While apolitical in tone, UNITED 93 is not exactly without politics. Much of the film is focused on officialdom, those who did their best (the real-life administrator Ben Sliney, playing himself, could be the next Fred Dalton Thompson, so natural he is) and those in government, who, if not dropping the ball entirely, didn't get it rolling till way too late (not that I can see the outcome being any different; the plane was going to crash somewhere--we are spared its death agonies as the screen fades quickly to black--and a military shootdown would have really torn a battered country apart). I'm surprised the conservatives who have championed the film haven't registered its skepticism toward government reaction and response but, like so much since September 11, this truth has been conveniently sidestepped by our leaders.

Issues. John Powell's music is mostly doomy and elegiac, appropriate for the piece, but why a score at all? [And why the drumming over the end credits?] And if I've seen footage of the destruction of the Twin Towers before on the big screen, I'd suppressed it. But I didn't forget it (as bloviating critics and commentators warn us against, as if) and I must say seeing it as big as life again took me out of the story of Flight 93 for a few minutes as I relived the whole bloody tragedy of that day as I experienced it in my mind. The use of the footage is understandable but counter-productive in a way. That movie, WORLD TRADE CENTER, is coming in August. [For maximum frisson, viewers of this one might want to see it in New York's Battery Park, at the multiplex adjacent to Ground Zero. I saw it on home ground in Brooklyn.]

As for the terrorists, they are presented exactly as their victims; unadorned, with no horns on their head to mark them as the Bad Guys but no grappling with or consideration of their "agenda," either. I have a bone to pick with critic and author David Thomson; as much as I enjoy his contrarian views on movie stars and directors (if only to wind me up) I think he really blew it in his Sunday Times op-ed, "Films of Infamy." Much of it is thoughtful, Times-ian liberalism, hand-wringing over Hollywood's appetite for destruction, a perennial topic for editorial writers.

But Thomson would like to see a different film made ("there would be an equal effort to show the courage of the terrorists (without calling them simply 'evil' or 'insane.'")--as if the great THE BATTLE OF ALGIERS or the recent PARADISE NOW never existed, and as if the 9/11 terrorists had any honorable goal in mind other than a war of destruction on "infidels" wherever they live. Five years since and one ongoing, destructive war later, I still don't see any sensible rationale for 9/11 from the perpetrators' side, outside of global anarchy. None has been expressed as the bombings and plotting continue. Their moral "courage" eludes me. What nobler sentiment does Thomson see in a potential "Osama Bin Laden Story"? "The history of terrorism--and it includes the independence of this country--is that in the end you have to understand the grievance of the aggrieved, whether you agree with it or not," he concludes. "That film has still to come."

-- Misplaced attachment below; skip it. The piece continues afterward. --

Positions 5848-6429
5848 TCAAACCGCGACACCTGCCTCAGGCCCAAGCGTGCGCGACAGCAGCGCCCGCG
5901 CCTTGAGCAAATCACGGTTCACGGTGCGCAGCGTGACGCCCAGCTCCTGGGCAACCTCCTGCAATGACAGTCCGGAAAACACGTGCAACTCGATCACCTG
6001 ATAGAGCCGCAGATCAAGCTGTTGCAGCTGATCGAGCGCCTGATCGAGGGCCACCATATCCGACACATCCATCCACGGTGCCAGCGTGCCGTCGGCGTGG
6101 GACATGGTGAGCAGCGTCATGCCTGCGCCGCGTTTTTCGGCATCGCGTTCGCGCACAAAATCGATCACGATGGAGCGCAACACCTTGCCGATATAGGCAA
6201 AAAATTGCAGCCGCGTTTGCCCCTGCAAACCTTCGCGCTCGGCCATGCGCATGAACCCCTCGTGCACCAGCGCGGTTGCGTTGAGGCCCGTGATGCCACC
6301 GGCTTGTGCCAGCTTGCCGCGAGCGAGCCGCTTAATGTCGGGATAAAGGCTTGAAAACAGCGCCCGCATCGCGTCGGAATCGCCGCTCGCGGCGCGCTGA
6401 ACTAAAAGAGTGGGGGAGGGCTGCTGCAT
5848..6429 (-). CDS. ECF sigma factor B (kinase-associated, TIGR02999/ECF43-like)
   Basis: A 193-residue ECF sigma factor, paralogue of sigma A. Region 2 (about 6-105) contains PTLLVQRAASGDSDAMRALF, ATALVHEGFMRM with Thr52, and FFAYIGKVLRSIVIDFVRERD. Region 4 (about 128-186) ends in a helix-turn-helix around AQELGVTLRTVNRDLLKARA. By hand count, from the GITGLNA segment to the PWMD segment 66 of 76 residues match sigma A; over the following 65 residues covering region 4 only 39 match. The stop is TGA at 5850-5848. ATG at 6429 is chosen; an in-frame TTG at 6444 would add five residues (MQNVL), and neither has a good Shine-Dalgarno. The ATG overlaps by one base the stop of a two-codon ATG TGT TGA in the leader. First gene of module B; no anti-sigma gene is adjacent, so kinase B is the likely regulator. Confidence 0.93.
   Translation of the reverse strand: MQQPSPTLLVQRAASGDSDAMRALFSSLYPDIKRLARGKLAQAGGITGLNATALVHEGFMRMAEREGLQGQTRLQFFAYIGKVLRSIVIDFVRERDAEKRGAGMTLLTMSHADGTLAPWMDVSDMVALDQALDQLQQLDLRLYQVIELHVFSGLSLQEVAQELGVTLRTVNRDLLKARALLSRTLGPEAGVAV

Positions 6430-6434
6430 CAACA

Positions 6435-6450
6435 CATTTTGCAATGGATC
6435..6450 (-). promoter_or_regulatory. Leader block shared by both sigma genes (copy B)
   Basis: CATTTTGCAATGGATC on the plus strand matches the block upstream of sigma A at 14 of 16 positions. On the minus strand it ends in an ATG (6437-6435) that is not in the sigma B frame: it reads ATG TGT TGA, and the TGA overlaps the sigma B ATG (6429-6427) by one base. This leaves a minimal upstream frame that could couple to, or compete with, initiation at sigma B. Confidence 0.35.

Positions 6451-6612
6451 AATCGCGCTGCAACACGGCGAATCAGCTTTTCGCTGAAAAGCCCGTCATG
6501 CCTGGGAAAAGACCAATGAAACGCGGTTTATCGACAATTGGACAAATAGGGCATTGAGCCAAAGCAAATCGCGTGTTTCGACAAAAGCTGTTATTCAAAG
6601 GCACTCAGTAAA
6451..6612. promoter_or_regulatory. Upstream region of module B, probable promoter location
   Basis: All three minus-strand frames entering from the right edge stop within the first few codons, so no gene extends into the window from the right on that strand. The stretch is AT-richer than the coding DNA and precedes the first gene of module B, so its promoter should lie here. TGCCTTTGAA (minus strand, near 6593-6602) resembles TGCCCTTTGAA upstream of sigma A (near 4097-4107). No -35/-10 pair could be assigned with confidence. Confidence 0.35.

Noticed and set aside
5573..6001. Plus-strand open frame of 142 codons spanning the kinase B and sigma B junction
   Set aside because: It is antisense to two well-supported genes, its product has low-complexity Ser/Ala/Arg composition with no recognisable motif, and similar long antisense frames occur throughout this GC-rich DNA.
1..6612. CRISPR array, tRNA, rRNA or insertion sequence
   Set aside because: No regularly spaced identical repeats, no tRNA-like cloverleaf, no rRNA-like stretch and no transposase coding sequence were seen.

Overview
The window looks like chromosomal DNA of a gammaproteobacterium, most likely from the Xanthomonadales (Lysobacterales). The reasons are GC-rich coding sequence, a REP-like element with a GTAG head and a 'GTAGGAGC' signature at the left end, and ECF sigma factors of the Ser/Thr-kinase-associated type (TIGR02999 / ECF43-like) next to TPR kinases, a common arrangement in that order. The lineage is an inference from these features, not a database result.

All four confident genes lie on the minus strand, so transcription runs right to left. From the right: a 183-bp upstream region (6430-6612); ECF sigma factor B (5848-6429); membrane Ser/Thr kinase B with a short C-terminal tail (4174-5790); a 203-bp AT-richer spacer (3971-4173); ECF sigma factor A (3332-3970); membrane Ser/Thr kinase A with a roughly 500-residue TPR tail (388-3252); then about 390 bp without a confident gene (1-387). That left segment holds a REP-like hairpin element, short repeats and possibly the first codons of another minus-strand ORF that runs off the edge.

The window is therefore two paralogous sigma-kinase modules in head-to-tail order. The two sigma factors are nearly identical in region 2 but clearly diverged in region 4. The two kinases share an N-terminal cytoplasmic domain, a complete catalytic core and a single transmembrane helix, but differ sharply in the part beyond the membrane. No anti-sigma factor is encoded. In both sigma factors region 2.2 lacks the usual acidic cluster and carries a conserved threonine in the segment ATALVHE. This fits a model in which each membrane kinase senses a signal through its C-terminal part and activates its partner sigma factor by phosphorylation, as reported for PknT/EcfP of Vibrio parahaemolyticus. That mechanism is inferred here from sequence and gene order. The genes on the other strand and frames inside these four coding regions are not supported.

In this conflict, however, the terrorists, while big on explosions, have yet to provide a script with a recognizable human element. That may be a failing of UNITED 93, but I understand why the filmmakers made their choice. Al Qaeda, in contrast, is not volunteering much in the way of feel-good, or get-behind-us, sentiment. We are in the dark, and I don't mean the dark of the movie theater. The terrorists changed the course of history on September 11 and put us all in development hell, with no third-act windup in sight. I think David Thomson has gone out on a limb, and fallen right out of the tree.

Monday, May 01, 2006

A day without blogging

Except for this picture of azaleas, which I took on Saturday at the Brooklyn Botanic Garden. It was too nice a May 1 here in New York for excess thinking.